How to turn your travel blog into a business

Travel bloggers turned business owners Caroline and Craig Makepeace have been announced as panellists at the upcoming Social Media Tourism Symposium in Wollongong this July.

 

The symposium is the first to be run outside of the US, and will explore how the tourism industry can engage with bloggers and share their brands on social media effectively.

 

The Makepeaces launched their family travel blog, Ytravel, in April 2010. Caroline was a primary school teacher and Craig was working in construction at the time.

 

Craig Makepeace told StartupSmart aspiring full-time bloggers need to approach their blog as a business from the beginning if they want to make it their full-time job.

 

“We always had the business mindset. It’s like a business, and a lot of businesses take that long to turn a profit,” Makepeace says. “We didn’t really have any set plan for when we’d both be full times, but we decided we’d stick with it and got through eventually.”

 

Caroline has been working on the blog full-time for 12 months, and Craig for six. Craig says while they planned the blog as a business, they didn’t try to monetise the site for the first two years.

 

“We spent the first two years building something worth backing. You don’t monetise the blog, you monetise the readership via the content,” Makepeace says. “We spent the first two years building our brand credibility by working with businesses and tourism bureaus, and our readership.”

 

Their Ytravel blog now receives 140,000 unique visitors a month.

 

“The success is due to hard work, and being personable and open. What you see is what you get, online and off,” Makepeace says, adding that doing their own photography has been key as travel is such a visual topic.

 

The couple share the photography and have defined roles. Caroline looks after most of the writing, the accounting and operating the website. Craig looks after most of the social media and editing photographs.

 

Their income comes from sponsored posts, partnerships with destinations and eBooks.

 

“It’s not quite two full-time wages, and there are multiple different revenue streams and invoices coming in each month,” Makepeace says.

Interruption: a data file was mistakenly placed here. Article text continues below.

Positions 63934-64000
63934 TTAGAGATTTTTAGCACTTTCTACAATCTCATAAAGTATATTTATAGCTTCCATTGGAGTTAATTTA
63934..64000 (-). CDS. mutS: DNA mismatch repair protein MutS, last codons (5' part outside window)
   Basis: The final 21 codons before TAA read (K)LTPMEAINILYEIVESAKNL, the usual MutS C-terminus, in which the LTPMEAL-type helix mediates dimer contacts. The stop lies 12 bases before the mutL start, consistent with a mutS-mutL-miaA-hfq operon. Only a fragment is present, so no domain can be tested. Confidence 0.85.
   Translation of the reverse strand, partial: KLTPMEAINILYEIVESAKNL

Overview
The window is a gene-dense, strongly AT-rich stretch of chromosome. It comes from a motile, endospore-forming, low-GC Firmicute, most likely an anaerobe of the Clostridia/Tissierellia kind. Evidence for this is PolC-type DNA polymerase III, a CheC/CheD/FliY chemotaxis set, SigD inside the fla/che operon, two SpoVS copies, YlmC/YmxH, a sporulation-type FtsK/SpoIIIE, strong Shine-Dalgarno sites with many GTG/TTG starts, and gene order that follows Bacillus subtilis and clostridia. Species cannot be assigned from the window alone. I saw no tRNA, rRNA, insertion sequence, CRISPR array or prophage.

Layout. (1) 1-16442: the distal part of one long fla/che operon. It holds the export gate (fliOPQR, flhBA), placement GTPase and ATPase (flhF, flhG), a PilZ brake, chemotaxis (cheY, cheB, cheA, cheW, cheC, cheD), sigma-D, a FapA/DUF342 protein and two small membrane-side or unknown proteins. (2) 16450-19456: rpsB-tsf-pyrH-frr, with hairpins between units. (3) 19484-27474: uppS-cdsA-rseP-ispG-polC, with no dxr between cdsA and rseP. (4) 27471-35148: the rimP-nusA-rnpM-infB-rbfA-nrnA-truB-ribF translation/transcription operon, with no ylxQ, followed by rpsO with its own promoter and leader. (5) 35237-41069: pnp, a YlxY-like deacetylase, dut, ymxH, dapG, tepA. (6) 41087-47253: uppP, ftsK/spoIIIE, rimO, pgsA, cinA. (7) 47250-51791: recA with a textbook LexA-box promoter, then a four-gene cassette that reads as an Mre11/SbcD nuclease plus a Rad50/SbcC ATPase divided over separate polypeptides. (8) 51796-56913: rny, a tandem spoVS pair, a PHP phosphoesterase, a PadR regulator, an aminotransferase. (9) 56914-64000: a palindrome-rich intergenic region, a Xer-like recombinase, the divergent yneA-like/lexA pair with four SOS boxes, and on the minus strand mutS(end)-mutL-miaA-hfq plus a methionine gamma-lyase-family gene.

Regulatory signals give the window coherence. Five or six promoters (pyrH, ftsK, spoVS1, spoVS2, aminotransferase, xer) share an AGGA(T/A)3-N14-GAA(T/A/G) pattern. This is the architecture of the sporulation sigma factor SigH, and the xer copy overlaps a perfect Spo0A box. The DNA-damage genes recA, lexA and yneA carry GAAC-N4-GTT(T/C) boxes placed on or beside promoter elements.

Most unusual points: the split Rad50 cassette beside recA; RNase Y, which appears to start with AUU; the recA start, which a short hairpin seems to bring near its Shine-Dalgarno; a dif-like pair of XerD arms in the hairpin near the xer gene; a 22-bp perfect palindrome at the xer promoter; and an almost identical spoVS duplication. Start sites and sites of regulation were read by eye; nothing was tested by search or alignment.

The Makepeaces are about to embark on a round-Australia trip in September, and are liaising with a range of possible partners. They’ve recently started working with a blogger agent, who helps partner them to appropriate brands.

 

Makepeace says being clear on what they’re willing to do is critical to keeping money coming in and their readers’ trust.

 

“The main thing with us is we get asked to go and do the family angle but without the kids, because of budget concerns. But we can’t do that because we’ve got to keep it real and respect our readers,” Makepeace says. “People follow people, not your blog. We’re really open and our kids (who are two and six) are part of our story as well.”

 

Makepeace says their top tips for people hoping to launch a start-up business from their blog is content is king, and understand it’s going to be a lot of work.

 

“We publish a lot of content, hopefully good content. Good content is important and the amount doesn’t really matter, although at first it’s important to publish a fair bit to build up your audience and presence,” Makepeace says.

 

“It was never just a hobby for us. It takes too much time to do it properly. It’s a lot more hours than people expect. A lot of people drop off in six weeks or six months, because they think they’ll be travelling the world, but that’s just not the case,” Makepeace says.

 

“Promise yourself two years later, you’ll still be doing this. If you can, go for it.”

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